Searchlight – January 2010
"Semi-public" internet websites do not exist, according to the verdict of an Amsterdam court at the end of November. Also, ruled the court, anyone who posts discriminatory texts on the obscure outskirts of the internet, chooses to be public and, therefore, can be punished if the material posted breaks the law.
These groundbreaking legal decisions mean that Jos Heitmann, who published offensive material about gays, black people, migrant women and Jews on internet in 2005 and 2006, is now a convicted criminal after being acquitted for intentional discrimination last year by the Amsterdam European Court.
At that time, the latter court, which deals with cases in which, besides national law, the European human rights law is also concerned, judged that Heitmann had not produced his "writings" in public, but on the hard- to-find website Polinco (Politically Incorrect).
Anyone wishing to react to the website had to register and thus, according to the European Court court, Heitmann could assume that only like-minded people could be reached with his writings. Nobody would "accidentally" read them. Even though the court found the texts published by Heitmann unacceptable, it let him off because it was not, apparently, discrimination with intent.
Now, following the overturning of that ruling, Heitmann has been sentenced to a two years conditional fine of € 900 (£820). That means he only has to pay if in those two years he breaks the law again. That might now be difficult as his computer and hard drives have been confiscated.
Meanwhile, on the supposedly "more reasonable" shores of the far-right, right-wing populist Geert Wilders, encouraged by the results of a referendum in Switzerland wants a similar ballot on minarets in the Netherlands.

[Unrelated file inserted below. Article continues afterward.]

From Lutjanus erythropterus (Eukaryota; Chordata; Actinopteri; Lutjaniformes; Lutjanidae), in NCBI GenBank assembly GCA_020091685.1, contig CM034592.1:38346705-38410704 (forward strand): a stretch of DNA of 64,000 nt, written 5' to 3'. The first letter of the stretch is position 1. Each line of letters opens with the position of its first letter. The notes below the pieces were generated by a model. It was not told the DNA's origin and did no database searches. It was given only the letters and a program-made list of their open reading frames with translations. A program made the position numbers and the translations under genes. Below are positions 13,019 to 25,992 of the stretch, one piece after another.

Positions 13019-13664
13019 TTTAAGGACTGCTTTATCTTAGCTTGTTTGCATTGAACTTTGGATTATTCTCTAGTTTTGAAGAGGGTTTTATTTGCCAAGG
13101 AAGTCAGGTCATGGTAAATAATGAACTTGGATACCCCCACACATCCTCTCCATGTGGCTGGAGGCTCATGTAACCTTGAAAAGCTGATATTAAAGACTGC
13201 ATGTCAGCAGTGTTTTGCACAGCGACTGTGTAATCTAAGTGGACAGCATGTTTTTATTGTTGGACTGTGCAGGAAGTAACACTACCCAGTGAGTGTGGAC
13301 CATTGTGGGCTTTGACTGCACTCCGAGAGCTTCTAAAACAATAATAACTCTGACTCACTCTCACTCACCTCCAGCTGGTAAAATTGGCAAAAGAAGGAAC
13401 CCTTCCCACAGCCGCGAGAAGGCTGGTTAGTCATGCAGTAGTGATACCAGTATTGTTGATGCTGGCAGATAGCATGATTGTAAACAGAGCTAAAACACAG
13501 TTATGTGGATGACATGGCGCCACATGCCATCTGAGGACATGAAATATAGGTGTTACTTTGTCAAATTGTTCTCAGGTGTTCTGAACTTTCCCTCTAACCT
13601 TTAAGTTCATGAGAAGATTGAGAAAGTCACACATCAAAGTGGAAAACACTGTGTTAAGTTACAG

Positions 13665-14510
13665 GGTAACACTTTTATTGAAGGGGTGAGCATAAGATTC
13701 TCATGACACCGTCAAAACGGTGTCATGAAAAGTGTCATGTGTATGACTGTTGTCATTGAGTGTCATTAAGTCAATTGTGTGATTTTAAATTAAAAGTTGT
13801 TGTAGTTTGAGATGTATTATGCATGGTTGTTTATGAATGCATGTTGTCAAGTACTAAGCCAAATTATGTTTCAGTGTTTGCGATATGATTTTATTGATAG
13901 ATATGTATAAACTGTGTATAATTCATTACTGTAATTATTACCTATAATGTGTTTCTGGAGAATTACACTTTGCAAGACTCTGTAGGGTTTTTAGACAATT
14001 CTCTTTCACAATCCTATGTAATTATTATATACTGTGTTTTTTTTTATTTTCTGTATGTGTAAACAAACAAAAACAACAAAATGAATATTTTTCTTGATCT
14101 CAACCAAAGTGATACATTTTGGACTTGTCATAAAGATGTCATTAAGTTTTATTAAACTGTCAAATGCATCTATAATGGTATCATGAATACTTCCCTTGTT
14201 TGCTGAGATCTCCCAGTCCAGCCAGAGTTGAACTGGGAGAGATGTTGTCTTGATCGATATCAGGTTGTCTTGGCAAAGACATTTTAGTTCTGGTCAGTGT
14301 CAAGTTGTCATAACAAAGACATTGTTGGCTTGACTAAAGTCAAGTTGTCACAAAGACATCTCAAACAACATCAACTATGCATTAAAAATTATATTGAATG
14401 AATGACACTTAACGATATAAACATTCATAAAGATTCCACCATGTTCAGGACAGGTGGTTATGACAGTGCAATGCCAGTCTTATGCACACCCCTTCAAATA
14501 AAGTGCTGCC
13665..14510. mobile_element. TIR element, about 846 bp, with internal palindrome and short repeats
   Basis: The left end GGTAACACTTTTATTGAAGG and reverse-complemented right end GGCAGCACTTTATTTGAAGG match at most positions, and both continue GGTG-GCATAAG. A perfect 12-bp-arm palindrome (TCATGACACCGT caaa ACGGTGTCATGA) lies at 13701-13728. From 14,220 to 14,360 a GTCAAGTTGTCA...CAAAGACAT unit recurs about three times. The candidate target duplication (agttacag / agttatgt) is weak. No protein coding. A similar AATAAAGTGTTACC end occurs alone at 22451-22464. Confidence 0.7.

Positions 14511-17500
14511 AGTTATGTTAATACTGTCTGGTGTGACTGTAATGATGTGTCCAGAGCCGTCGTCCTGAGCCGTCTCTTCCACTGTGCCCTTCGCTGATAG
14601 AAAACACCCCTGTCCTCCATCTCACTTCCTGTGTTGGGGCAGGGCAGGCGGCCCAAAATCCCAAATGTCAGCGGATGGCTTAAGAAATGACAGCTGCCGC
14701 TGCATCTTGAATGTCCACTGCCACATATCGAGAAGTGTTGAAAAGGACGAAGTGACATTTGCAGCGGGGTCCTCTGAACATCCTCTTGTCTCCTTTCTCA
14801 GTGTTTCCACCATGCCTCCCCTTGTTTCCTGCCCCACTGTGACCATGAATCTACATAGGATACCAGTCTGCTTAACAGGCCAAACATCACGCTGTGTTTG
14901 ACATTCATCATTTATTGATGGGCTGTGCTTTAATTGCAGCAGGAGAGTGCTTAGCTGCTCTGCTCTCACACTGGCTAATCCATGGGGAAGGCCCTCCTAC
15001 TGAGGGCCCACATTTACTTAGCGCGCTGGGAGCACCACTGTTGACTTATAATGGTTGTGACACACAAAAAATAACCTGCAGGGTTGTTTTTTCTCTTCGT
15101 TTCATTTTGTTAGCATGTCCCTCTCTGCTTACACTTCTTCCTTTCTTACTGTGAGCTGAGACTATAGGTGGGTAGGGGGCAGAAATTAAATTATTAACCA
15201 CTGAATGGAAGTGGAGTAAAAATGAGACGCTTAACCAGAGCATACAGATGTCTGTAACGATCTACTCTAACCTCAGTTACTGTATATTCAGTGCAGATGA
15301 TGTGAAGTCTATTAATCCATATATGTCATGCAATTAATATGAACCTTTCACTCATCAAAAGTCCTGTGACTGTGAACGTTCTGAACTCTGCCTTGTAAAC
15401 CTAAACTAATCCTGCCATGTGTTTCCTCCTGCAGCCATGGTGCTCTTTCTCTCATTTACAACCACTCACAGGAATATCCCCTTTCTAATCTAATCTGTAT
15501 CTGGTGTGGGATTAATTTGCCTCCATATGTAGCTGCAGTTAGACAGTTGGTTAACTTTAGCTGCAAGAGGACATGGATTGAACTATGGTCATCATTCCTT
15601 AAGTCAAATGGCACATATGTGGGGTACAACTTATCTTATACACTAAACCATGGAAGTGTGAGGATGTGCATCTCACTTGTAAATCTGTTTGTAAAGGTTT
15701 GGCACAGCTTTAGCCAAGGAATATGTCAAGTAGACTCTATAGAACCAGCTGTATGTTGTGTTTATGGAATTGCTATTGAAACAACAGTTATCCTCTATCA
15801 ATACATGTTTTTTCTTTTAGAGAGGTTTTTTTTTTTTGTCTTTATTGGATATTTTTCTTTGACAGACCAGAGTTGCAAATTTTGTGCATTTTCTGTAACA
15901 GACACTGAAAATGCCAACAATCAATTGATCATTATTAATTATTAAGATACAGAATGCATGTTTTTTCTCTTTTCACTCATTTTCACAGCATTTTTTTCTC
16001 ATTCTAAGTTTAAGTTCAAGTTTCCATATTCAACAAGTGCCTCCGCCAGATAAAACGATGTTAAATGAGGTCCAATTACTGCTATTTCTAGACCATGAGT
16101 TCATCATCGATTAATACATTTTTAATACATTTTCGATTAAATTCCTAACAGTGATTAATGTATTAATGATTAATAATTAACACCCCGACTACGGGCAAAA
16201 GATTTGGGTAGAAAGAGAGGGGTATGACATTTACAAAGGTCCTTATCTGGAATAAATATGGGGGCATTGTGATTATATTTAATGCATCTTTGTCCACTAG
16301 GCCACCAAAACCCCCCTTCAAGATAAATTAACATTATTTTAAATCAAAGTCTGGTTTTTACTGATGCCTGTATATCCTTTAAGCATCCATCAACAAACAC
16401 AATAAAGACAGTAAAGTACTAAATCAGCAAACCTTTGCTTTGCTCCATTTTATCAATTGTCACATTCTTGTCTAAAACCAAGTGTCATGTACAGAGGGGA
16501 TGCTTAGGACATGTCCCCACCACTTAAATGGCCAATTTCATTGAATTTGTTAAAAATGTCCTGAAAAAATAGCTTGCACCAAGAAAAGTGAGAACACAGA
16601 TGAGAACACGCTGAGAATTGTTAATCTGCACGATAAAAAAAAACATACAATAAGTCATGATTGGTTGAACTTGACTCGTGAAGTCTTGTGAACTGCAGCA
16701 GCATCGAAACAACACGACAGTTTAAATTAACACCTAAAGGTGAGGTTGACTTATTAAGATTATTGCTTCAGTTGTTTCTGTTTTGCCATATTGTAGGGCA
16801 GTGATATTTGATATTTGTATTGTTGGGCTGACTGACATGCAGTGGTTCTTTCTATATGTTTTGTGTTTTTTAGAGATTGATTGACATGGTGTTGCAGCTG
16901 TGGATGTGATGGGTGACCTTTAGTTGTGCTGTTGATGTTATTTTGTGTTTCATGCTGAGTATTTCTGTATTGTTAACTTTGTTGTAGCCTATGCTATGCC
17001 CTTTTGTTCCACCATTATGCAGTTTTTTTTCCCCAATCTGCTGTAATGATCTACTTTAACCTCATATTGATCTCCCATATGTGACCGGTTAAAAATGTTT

In particular, the Freedom Party (PVV) leader is calling on the Dutch government to hold a referendum – knowing that the Netherlands has no constitutional provision for binding referenda that has binding effect and that that the government will deny his request – in order to make a political point.
In the meantime, Wilders has manouevred himself into one of his favorite positions again by deciding to join a parliamentary trip to Turkey at the start of 2010. His aim, it appears, is to tell the Turks why they never ("Not in a million years") cannot join the European Union.
"There is, " he has declared, "enough Islam in Europe. More of this violent ideology and backward culture is undesirable".
Spokesmen for the Turkish government responded to Wilders by emphasising they would not want to talk to "a racist and a fascist" while others indicated they would like to discuss with him.
The Dutch foreign minister Maxime Verhagen queried the Turkish government's refusal to meet with Wilders but also stressed that it is its own decision. "Wilders," she said, "only uses free speech and freedom of travel when he can use it but when others use their right to free speech against him, he explodes".
Wilders replied by branding anyone who backs the decision of the Turkish government a "coward" and also demanded guarantees that he would not be deported from Turkey to Jordan, where a charge against him has been filed.
However, the trip has now been postponed unilaterally by the Dutch parliamentary group, stating that it would not allow the Turks to interfere with the visit's agenda, despite the fact that meeting with Turkish ministers was only a small part of the arrangement.
Simple rage is never enough for Wilders, however. He has to go ballistic and, true to form, did so with opinion article in the daily De Volkskrant, hailing the Turkish army, which has staged several anti-parliamentary military coups and committed various crimes against humanity, as "defenders of Turkish democracy" and voicing his disagreement couldn't agree with EU-calls for the army "to withdraw to barracks".
With media attention focused on Wilders' trip to Turkey, fewer headlines have been reserved for the flop by his spokesman on education, Martin Bosma. Bosma, named as the future Minister of Education if the PVV enters the government in 2011, fared miserably in a parliamentary debate about education policy. Desperate to make headlines, he stated that every school in The Netherlands should raise the Dutch flag. Asked about his policy, he could not produce a reasoned argument and had to sit down humiliated.
Not all Wilder's travel plans go smoothly either. His announced trip to the Czech Republic to show his anti-Islam video clip Fitna, has been cancelled. Wilders' invitation came from Czech senator Jan Oberfalzer (from the governing Democratic Popular Party) but was quickly withdrawn, however, after public criticism.
Jeroen Bosch for Alert! and Antifa-Net in Amsterdam